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Gold jumps 1% as U.S. relief deal bets grow, dollar retreats

Asha Sistla
·2 min read

By Asha Sistla

(Reuters) - Gold rose 1% to its highest in over a week on Wednesday as investor optimism that a U.S. coronavirus aid package will be announced before the Nov. 3 presidential elections pressured the dollar and bolstered bullion's appeal as an inflation hedge.

Spot gold jumped 1.1% to $1,926.76 per ounce by 12:15 p.m. ET (1615 GMT), after touching its highest since Oct. 12. U.S. gold futures rose 0.8% to $1,931.10.

"Nancy Pelosi had a Tuesday deadline. Well, now it's been pushed down to Friday. Knowing that, people think a deal might get done in the near future, so they're starting to accumulate gold," said Michael Matousek, head trader at U.S. Global Investors.

White House Chief of Staff Mark Meadows said the biggest sticking point remains funding for state and local governments, but added that progress has been made toward a coronavirus relief deal.

The increased bets for an eventual breakthrough pushed the dollar to its lowest in nearly two months, making gold less expensive for holders of other currencies.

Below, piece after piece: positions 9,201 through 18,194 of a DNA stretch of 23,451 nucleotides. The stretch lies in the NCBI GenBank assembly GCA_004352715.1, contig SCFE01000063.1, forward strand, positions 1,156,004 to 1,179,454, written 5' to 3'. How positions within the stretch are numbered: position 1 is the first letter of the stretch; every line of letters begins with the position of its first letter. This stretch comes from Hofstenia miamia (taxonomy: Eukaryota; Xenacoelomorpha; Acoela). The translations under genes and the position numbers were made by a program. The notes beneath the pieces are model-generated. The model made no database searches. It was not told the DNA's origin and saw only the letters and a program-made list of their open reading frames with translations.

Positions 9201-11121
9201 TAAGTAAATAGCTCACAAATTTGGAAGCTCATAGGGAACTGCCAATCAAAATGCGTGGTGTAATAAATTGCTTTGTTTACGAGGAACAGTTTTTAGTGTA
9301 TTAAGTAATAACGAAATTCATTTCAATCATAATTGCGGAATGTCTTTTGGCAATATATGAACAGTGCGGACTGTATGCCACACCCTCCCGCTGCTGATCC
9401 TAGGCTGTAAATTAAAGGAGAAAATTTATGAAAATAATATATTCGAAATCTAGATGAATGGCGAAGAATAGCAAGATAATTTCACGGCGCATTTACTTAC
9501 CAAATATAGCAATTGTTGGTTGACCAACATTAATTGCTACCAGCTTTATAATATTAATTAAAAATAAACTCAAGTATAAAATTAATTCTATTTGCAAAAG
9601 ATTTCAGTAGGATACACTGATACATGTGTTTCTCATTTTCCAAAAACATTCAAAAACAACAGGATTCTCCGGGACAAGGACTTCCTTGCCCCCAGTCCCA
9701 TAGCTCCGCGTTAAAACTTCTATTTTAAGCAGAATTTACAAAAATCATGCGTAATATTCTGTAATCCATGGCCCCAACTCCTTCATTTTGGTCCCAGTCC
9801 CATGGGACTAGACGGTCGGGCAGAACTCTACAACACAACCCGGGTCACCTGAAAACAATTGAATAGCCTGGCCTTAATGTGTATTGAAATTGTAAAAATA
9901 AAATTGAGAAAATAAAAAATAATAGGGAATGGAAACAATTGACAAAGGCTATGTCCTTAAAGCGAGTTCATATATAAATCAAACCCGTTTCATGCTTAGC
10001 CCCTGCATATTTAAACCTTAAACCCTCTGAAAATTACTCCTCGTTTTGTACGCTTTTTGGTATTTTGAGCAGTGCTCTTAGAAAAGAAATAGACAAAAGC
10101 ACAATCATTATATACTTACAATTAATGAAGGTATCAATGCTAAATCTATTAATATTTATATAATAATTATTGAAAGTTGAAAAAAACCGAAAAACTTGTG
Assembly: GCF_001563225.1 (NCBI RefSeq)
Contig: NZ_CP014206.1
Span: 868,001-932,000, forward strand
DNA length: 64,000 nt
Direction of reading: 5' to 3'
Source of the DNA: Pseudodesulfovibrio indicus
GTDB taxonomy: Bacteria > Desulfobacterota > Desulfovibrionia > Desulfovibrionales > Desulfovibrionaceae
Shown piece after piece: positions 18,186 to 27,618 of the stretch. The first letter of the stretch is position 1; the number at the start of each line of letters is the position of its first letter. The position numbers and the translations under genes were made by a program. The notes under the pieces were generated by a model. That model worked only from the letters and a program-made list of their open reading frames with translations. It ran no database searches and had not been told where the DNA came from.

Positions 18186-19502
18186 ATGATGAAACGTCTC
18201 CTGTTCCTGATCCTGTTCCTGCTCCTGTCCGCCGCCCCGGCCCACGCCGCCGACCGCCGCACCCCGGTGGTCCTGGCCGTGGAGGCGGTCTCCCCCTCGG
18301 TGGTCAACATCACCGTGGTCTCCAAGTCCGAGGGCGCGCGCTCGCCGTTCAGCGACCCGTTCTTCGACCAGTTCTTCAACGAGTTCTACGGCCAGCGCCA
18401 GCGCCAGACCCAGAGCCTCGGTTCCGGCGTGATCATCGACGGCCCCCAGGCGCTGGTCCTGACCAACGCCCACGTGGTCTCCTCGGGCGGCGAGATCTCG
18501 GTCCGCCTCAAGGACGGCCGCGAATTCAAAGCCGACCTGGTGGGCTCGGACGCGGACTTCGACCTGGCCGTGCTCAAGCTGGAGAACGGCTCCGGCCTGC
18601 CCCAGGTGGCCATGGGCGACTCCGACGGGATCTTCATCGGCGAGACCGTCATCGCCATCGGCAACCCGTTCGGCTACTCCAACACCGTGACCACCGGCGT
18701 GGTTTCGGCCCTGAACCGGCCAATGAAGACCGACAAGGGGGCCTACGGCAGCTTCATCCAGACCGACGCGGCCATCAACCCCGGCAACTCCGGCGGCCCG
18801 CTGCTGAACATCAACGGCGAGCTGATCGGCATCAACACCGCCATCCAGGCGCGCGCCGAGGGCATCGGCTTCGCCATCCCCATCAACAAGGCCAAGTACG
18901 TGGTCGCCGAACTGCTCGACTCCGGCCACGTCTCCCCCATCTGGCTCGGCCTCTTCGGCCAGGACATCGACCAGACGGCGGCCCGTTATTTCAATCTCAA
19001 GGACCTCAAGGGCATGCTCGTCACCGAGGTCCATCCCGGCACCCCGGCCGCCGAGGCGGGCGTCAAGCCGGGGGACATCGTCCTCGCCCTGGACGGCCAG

Gold, considered a hedge against inflation, currency debasement and uncertainty, has gained more than 26% this year, driven mainly by unprecedented levels of global stimulus to cushion economies from the coronavirus-induced slump.

"What's going to create that demand to propel gold higher? It's going to be the continued stimulus, continued negative interest rates, people worried about the COVID infection spiking because gold is thought of as a safe haven," added U.S. Global Investors' Matousek.

Looking ahead, a Reuters poll predicted that while gold may average less than $2,000 next year as a record rally slows, prices could still touch new highs.

Elsewhere, silver rose 1.9% to $25.10 per ounce, platinum gained 1.8% to $886.45 and palladium inched up by 0.2% to $2,403.48.

Platinum and palladium could gain on a tentative recovery in the auto sector, the survey showed.

(Reporting by Asha Sistla in Bengaluru; editing by Jonathan Oatis and Marguerita Choy)